Tough fiscal choices ahead for Pittsburgh Public Schools
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About 10 years ago, Pittsburgh Public Schools had a fund balance approaching $100 million.
Now -- despite closing more than 30 schools, eliminating hundreds of jobs and increasing class sizes -- officials have forecast the district will be broke in 2015 unless it finds a way to further cut costs or increase revenues.
The district, which operates on a calendar year, today is expected to release its proposed preliminary general fund budget for 2013 of $521 million, a decrease of 1.5 percent from the 2012 budget but not enough to stave off yet another deficit.
The proposal, which was previewed last week, would hold the line on taxes for the 12th consecutive year. It assumes flat basic education funding, flat revenue from real estate and earned income taxes, stable enrollment and no additional school closings.
The school board is expected to vote on it Dec. 19.
The district so far has kept taxes steady despite the fact that it has lost more than $12 million a year since 2007 -- a total of $77.1 million -- because the state shifted part of the earned income tax that had gone to the school district to the city to help relieve its financial problems.
Also, in 2007, the district began losing $4 million a year it formerly received from the city's Regional Asset District to replace the mercantile tax.
To save money over the years, the school board has closed schools and reduced the number of employees as enrollment dropped.
Enrollment has dropped from 34,619 in 2003 to 24,849 this fall, a decrease of 28 percent.
In 2003, the district operated 93 schools. This school year, there are 54 schools.
Also in 2003, there were 5,527 employees paid through the general fund budget. In 2011, there were 4,231, a decrease of 23 percent. Now, following what is believed to be the largest layoffs in the district's history, there are 3,741 employees paid for by all funds.
Officials estimate the district will finish 2012 with an operating deficit of $6.39 million, lower than the projected $21.71 million because of additional cuts made during the year.
That would leave a fund balance of $72.4 million to start the new year.
At the current pace, that's only enough money to cover the forecast deficits until 2015. The district's forecast calls for an operating deficit of $9.86 million in 2013, $29.93 million in 2014, $42.78 million in 2015 and $52.95 million in 2016.
That contrasts with the district's fund balance of $98.2 million in 2003, $45.5 million of which was designated to help pay the 2004 expenses.
Superintendent Linda Lane has said that more cost savings will be needed, but the district will have to think creatively because she doesn't think there are enough traditional cuts left to solve the problem.
Nor is she expecting an inflow of additional money from the state.
In recent years, Pittsburgh has been the recipient of major grants -- including $40 million from the Bill and Melinda Gates Foundation and $39.5 million in a federal Teacher Incentive Fund grant -- aimed at the district's Empowering Effective Teachers initiative.
In future years, an increasing portion of the annual costs will need to be shouldered by the district's general fund if the initiative continues as planned.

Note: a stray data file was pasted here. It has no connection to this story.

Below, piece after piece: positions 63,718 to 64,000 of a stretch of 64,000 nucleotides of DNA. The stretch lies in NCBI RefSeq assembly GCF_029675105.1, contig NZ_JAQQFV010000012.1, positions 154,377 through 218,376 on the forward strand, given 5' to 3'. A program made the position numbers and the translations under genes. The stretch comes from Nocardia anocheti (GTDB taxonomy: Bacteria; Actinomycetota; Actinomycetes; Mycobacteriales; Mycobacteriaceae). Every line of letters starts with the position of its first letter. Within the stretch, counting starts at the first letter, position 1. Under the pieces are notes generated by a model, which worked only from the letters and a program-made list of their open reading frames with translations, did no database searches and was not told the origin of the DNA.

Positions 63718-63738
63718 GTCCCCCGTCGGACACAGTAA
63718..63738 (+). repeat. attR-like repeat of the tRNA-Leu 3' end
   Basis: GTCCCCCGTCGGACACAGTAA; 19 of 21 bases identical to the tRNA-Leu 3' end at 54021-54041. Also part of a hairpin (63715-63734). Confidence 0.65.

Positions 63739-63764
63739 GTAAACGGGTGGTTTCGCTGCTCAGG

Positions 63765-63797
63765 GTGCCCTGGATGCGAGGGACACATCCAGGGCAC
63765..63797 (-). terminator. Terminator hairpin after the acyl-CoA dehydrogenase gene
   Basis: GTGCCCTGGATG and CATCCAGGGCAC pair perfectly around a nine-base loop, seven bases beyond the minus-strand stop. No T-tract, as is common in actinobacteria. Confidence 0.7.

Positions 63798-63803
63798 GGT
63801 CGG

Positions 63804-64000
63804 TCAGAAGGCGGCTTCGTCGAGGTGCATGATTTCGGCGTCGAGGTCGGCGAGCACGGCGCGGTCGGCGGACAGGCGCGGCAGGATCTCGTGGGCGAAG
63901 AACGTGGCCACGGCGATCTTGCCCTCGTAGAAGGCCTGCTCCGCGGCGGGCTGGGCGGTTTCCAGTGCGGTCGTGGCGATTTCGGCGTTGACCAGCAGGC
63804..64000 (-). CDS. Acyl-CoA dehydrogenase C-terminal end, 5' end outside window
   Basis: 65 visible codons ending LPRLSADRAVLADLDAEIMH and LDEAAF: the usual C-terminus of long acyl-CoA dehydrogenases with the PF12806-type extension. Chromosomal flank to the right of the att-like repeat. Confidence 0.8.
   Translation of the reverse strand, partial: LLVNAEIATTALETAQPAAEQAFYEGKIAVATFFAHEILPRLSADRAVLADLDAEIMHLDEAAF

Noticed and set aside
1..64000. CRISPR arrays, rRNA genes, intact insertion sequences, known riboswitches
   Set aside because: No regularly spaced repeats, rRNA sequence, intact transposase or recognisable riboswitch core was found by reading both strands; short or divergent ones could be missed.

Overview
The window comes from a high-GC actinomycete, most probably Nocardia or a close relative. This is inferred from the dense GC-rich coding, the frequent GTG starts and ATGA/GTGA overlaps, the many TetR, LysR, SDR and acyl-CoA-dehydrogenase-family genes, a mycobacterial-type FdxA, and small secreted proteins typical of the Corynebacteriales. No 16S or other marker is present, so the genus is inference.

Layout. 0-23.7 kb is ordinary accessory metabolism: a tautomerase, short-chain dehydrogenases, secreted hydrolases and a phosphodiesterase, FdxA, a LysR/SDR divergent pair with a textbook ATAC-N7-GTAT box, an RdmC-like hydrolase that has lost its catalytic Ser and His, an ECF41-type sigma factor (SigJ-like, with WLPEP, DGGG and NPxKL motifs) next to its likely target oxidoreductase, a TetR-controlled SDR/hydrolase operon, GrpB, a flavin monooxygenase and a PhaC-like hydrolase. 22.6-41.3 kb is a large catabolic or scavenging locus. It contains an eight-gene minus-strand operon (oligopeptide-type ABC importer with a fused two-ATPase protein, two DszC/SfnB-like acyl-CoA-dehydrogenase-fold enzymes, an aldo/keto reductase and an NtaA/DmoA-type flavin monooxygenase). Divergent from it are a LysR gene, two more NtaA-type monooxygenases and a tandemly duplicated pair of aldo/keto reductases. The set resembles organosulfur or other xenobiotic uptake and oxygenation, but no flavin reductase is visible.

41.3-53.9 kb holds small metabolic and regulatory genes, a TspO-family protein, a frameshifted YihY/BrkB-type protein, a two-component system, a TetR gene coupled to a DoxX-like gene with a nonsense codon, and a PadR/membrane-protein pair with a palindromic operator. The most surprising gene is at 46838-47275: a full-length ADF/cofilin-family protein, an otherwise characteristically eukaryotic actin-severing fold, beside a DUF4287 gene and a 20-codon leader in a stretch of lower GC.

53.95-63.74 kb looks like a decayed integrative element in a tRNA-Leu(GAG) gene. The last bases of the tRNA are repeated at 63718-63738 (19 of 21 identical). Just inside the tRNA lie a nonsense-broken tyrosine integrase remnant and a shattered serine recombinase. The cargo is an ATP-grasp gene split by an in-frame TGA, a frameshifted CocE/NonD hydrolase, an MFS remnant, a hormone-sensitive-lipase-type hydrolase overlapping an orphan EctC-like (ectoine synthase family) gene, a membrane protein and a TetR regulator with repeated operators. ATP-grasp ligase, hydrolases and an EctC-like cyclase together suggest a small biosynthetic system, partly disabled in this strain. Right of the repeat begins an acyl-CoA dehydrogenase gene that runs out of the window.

While the district budgeted $2.3 million for the initiative in 2012, the amount needed from the general fund grows to $6 million in 2013, $9.8 million in 2014 and $10.6 million in each of 2015 and 2016.
From June 2011 through July 2012, the board cut the budget by nearly $50 million, which resulted in furloughing about 300 employees, closing seven schools, increasing class sizes and renegotiating transportation contracts. Nearly 500 positions were eliminated, some by attrition.
Still, it is hard to get ahead.
While the district was trimming nearly $50 million, it lost $37.8 million in state and federal money as the federal economic stimulus ended, the state shifted federal EduJobs money away to its general fund and the state eliminated charter school reimbursements.
Officials figure the district doesn't have much control over nearly half of its expenditures.
It has no say over how many city residents choose charter schools, but state law requires it to pay for each student. In 2013, the charter school bill is expected to reach $52.7 million, nearly five times the cost of a decade ago.
In 2003, the charter school cost was $11.4 million, and the state reimbursed the district for $2.5 million.
The state no longer provides charter school reimbursements to districts. That amounts to a loss of about $14.8 million in 2013.
In 2003, 1,377 city residents attended charter schools, but this school year there are 3,414 city residents in charter schools.
The district also counts debt service also as an area of less control, although it has controlled it some by making fewer capital improvements.
The 2013 proposed budget includes $56.4 million in debt service on a total debt of $418 million in 2013.
Much of that debt was incurred for renovations that were made several years ago at Pittsburgh Westinghouse and Carrick high schools as well as Pittsburgh Greenfield, Lincoln, Roosevelt, Spring Hill and Weil elementary schools. It also includes costs for two new buildings, Pittsburgh High School for the Creative and Performing Arts, which opened in 2003, and Pittsburgh Faison elementary, which opened in 2004.
The district continues to keep its capital budget lower than in earlier years; the proposed 2013 capital budget previewed last week is $14.1 million.
Pittsburgh, like school districts across the state, also faces steeply increasing pension contributions to the Pennsylvania School Employees Retirement System. The district budgeted $5.3 million for this in 2003, but the preview allotted $28.6 million in 2013.
First Published November 14, 2012 12:00 am